Essentially a show about the love of discovery, Mythbusters was the perfect fit for Discovery. The series, co-hosted by Adam Savage and Jamie Hyneman, took the idea of trial-and-error DIY science and turned it into an entertaining series. The show ran for 13 seasons, even though it more or less stopped testing the urban myths of its namesake around season 3. When Discovery bifurcated the show, getting more bang for their buck by enlisting the Mythbusters build team of Kari Byron, Tory Belleci, and Grant Imahara to run their own tests in order to prove or disprove everything from luxury car commercials to Shrek's earwax candles, they created a team worthy of Netflix's White Rabbit Project.
Aside from a name and venue change, you would think the concept would be essentially the same as the series that came before, this time with Byron, Belleci, and Imahara taking center stage. And for the most part it is. The core effort of each episode is to follow along with the hosts as they lead the audience through a series of tests ranging from jailbreaks to famous heists to, well… just about anything involving explosives. White Rabbit Project takes the same love of science and real-world testing Mythbusters had to a more obvious extreme. This time, instead of busting myths, the crew is heading down the "rabbit hole," with no other agenda other than investigating various pop-culture related bits of trivia with a dash of history thrown in for good measure.
But the show eschews the DIY attitude of Mythbusters in some interesting ways. By pitting the three hosts against one another to see which one can come up with or discover the best or most practical solution to the topic at hand, the show explores more than what the trio can make themselves. And often times, it's not even about creating and testing a device at all, but just using or exploring tools and innovative tech others have created. In that sense, White Rabbit Project makes use of expert – or as close to expert as your going to get when it comes to cockroach mind control – testimonials to a far greater degree than the previous show ever did. This lends a sense of credibility to the series, while also demonstrating how wide a gamut this DIY subculture of scientists and entrepreneurs really runs.
The first episode strikes at the heart of the show's pop culture-loving target audience by tasking the hosts with discovering ways in which a human being can become a superhero. The challenge, then, isn't just to craft tools or implements that would grant them superhuman abilities, but also to discover who else has made them and, accessibility permitting, test them… sometimes on each other. Each segment becomes less about the actual making of something and the iterations that go into making a design work, to become more about learning what others have already accomplished and how it's being used. This is probably the biggest shift away from the original Mythbusters appeal: two smart, creative dudes essentially MacGyvering their way through a series of questions to arrive at a semi-scientific conclusion. White Rabbit Project is more akin to a scavenger hunt with a heavy show-and-tell element.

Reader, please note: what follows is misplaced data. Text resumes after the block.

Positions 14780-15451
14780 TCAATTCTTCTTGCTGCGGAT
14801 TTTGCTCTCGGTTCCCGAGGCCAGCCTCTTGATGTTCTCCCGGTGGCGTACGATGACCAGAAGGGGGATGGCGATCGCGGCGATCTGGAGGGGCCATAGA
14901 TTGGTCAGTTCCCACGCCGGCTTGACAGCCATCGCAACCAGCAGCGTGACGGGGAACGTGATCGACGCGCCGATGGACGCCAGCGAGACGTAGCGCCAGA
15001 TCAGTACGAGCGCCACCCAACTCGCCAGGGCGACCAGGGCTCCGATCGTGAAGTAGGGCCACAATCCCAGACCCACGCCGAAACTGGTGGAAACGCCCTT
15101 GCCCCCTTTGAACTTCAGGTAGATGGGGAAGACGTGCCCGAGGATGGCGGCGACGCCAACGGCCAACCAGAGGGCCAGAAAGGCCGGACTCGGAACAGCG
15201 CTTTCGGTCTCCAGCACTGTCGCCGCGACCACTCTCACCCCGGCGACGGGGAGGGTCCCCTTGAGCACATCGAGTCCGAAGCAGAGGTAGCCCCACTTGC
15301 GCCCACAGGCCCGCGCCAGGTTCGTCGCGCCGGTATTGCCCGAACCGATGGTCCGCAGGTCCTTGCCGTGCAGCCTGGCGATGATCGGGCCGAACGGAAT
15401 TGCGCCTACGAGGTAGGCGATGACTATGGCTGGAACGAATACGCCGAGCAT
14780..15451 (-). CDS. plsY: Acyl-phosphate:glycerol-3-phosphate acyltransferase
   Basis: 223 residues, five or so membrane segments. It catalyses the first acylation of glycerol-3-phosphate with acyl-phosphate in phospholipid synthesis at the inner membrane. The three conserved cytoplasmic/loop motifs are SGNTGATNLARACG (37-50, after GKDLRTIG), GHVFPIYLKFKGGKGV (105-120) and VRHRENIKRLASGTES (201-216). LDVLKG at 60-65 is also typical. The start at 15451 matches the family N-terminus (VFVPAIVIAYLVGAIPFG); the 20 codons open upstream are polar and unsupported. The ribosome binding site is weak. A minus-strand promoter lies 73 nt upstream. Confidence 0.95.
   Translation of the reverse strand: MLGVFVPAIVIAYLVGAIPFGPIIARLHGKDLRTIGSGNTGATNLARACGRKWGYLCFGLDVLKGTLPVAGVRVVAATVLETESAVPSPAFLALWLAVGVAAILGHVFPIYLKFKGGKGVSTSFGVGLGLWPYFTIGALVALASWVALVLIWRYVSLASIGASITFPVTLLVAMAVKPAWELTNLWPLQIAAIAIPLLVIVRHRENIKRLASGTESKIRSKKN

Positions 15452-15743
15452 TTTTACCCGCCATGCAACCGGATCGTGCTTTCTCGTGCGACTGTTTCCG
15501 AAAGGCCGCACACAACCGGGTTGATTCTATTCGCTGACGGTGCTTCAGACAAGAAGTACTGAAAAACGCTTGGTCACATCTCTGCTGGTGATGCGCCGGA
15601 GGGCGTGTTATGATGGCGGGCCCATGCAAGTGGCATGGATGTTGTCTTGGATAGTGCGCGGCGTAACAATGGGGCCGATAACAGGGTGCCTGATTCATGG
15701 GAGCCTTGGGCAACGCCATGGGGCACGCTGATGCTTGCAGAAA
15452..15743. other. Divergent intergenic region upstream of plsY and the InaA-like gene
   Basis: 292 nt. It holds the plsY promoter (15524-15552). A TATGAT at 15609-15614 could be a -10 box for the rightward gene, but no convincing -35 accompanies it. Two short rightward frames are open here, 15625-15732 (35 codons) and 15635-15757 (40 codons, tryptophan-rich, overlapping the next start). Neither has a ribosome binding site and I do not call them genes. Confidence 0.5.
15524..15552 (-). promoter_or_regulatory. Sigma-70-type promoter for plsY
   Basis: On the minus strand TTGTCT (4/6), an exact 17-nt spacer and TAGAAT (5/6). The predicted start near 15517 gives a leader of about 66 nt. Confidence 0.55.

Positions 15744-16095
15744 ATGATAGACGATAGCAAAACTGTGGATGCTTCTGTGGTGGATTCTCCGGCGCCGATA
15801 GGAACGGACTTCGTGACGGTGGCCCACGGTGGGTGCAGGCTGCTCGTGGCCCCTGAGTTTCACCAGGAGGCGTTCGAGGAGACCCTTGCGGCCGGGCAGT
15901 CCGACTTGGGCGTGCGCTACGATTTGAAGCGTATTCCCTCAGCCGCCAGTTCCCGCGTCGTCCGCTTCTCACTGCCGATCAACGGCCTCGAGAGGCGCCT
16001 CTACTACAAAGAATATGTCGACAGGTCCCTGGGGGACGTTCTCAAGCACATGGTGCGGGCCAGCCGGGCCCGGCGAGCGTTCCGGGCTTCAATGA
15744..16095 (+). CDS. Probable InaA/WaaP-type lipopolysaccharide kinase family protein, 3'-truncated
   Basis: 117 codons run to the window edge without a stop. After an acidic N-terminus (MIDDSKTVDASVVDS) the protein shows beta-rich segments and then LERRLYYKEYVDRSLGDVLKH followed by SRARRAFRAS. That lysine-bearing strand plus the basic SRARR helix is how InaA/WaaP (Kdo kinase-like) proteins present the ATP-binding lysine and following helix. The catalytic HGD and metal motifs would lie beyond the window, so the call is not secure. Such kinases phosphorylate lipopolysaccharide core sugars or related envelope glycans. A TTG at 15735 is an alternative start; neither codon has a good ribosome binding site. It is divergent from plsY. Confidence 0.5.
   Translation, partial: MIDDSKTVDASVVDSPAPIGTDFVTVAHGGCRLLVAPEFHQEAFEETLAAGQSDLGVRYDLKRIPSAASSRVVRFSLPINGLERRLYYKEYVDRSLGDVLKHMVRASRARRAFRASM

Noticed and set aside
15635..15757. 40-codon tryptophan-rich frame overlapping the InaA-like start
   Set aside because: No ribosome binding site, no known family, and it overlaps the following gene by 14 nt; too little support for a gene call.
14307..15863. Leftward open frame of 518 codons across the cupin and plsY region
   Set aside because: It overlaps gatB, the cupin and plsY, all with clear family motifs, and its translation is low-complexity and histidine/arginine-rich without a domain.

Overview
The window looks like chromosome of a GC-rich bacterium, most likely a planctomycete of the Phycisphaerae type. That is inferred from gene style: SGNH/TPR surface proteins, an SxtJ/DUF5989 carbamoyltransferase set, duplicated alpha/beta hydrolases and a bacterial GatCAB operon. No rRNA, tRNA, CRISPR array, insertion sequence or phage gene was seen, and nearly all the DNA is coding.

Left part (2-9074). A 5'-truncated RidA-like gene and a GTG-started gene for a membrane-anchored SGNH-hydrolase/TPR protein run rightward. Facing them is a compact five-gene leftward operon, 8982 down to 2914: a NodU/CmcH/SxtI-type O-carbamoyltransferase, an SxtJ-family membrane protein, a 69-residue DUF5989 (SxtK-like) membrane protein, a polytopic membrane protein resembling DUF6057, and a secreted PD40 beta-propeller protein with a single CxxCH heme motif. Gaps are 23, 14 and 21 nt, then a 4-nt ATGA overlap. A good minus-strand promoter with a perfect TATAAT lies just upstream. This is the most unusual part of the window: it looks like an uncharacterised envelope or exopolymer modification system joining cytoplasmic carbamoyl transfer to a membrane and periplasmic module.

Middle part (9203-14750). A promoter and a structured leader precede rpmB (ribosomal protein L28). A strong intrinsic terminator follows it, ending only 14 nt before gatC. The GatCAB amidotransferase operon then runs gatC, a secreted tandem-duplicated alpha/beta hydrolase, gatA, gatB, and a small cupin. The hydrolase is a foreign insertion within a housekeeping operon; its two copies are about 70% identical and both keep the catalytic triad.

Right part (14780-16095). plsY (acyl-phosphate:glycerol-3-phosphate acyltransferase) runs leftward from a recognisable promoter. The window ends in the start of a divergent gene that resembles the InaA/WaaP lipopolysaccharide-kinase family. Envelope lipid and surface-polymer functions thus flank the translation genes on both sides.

That isn't necessarily a bad thing, because Kari, Tory, and Grant are still doing their usual thing. In the first episode, Grant goes deep on becoming a supervillain – which, to him is all in the laugh, apparently – building a device to deploy liquid nitrogen. Here the familiar iterative process comes into play, as the would-be villain goes from a small handheld canister to a large tank of liquid nitrogen attached to an oversized squirt gun. By the end of it, he's essentially assembled the bizzaro version of a flamethrower – freezing his victims over several minutes of exposure.
Admittedly, some experiments aren't the most captivating to watch. In the freeze ray segment, most of the entertainment comes from seeing Grant's amusement at freezing an apple and dropping it to the pavement from inside a refrigerated trailer. The same is true for Tory's lightning bolt experiment. The bit relies so much on experts and the specificity of their equipment that Tory's participation in it is nearly as passive as the viewers. The demonstration is impressive, though, as Tory eventually get to direct electricity through a wand and explode some methane-filled ninja heads while standing atop a Tesla coil draped in chainmail. But the sequence is missing a crucial step: The sense of joy in discovering how something works by taking part in its actual engineering.
To a certain degree, its distance from that engineering stage defines White Rabbit Project early on. Later episodes bring more of that element in to the show's benefit. Watching Tory construct a hot air balloon from the same materials used by a family who escaped East Germany makes for a solid sequence, and the real-world historical implications give it the added weight it needs to elicit a response that goes beyond the audience agreeing firing lighting bolts into stationary balloon-headed ninjas is indeed cool.
For the most part, White Rabbit Project relies on the chemistry between Grant, Kari, and Tory. The mind control bit from the first episode is a terrific example of this, as it's less a demonstration of the tech and more an example of the sheer pleasure Kari derives from making Tory twitch and jerk his way through an Italian dinner. It's Mythbusters lite, but it's fun. The same goes for the show. To its credit, White Rabbit Project isn't a complete rehash of the trio's former Discovery show. It shares a lot of the same DNA, but in the end, it on its way to becoming its own distinct series.
White Rabbit Project season 1 is available in its entirety on Netflix.